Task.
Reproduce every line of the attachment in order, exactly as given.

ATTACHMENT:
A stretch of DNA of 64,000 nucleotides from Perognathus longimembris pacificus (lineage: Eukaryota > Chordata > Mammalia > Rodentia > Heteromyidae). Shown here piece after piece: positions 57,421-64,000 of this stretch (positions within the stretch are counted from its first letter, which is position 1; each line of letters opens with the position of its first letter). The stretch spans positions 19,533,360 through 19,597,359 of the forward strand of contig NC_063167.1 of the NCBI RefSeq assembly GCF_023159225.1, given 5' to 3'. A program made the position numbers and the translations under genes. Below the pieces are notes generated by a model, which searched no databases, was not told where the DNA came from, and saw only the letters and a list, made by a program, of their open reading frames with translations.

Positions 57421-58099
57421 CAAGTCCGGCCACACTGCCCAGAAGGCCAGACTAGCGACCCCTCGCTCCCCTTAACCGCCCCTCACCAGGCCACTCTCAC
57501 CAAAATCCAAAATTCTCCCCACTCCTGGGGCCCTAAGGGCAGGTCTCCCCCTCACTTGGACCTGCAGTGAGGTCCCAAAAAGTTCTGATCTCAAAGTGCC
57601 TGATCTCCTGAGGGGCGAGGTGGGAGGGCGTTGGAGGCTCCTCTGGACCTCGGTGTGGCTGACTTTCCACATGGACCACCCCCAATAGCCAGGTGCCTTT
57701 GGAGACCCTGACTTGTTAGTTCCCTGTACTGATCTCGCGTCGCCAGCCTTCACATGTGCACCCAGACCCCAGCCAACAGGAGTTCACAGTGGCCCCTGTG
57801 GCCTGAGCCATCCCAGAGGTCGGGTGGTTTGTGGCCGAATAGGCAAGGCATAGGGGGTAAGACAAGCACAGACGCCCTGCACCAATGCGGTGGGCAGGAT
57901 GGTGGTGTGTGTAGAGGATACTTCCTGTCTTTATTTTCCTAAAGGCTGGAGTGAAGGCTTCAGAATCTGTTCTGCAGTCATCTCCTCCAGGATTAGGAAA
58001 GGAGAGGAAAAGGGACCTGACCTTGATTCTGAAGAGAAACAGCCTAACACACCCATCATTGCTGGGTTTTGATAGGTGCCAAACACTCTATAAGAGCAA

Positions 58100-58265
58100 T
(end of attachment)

A stretch of DNA of 64,000 nucleotides from Perognathus longimembris pacificus (lineage: Eukaryota > Chordata > Mammalia > Rodentia > Heteromyidae). Shown here piece after piece: positions 57,421-64,000 of this stretch (positions within the stretch are counted from its first letter, which is position 1; each line of letters opens with the position of its first letter). The stretch spans positions 19,533,360 through 19,597,359 of the forward strand of contig NC_063167.1 of the NCBI RefSeq assembly GCF_023159225.1, given 5' to 3'. A program made the position numbers and the translations under genes. Below the pieces are notes generated by a model, which searched no databases, was not told where the DNA came from, and saw only the letters and a list, made by a program, of their open reading frames with translations.

Positions 57421-58099
57421 CAAGTCCGGCCACACTGCCCAGAAGGCCAGACTAGCGACCCCTCGCTCCCCTTAACCGCCCCTCACCAGGCCACTCTCAC
57501 CAAAATCCAAAATTCTCCCCACTCCTGGGGCCCTAAGGGCAGGTCTCCCCCTCACTTGGACCTGCAGTGAGGTCCCAAAAAGTTCTGATCTCAAAGTGCC
57601 TGATCTCCTGAGGGGCGAGGTGGGAGGGCGTTGGAGGCTCCTCTGGACCTCGGTGTGGCTGACTTTCCACATGGACCACCCCCAATAGCCAGGTGCCTTT
57701 GGAGACCCTGACTTGTTAGTTCCCTGTACTGATCTCGCGTCGCCAGCCTTCACATGTGCACCCAGACCCCAGCCAACAGGAGTTCACAGTGGCCCCTGTG
57801 GCCTGAGCCATCCCAGAGGTCGGGTGGTTTGTGGCCGAATAGGCAAGGCATAGGGGGTAAGACAAGCACAGACGCCCTGCACCAATGCGGTGGGCAGGAT
57901 GGTGGTGTGTGTAGAGGATACTTCCTGTCTTTATTTTCCTAAAGGCTGGAGTGAAGGCTTCAGAATCTGTTCTGCAGTCATCTCCTCCAGGATTAGGAAA
58001 GGAGAGGAAAAGGGACCTGACCTTGATTCTGAAGAGAAACAGCCTAACACACCCATCATTGCTGGGTTTTGATAGGTGCCAAACACTCTATAAGAGCAA

Positions 58100-58265
58100 T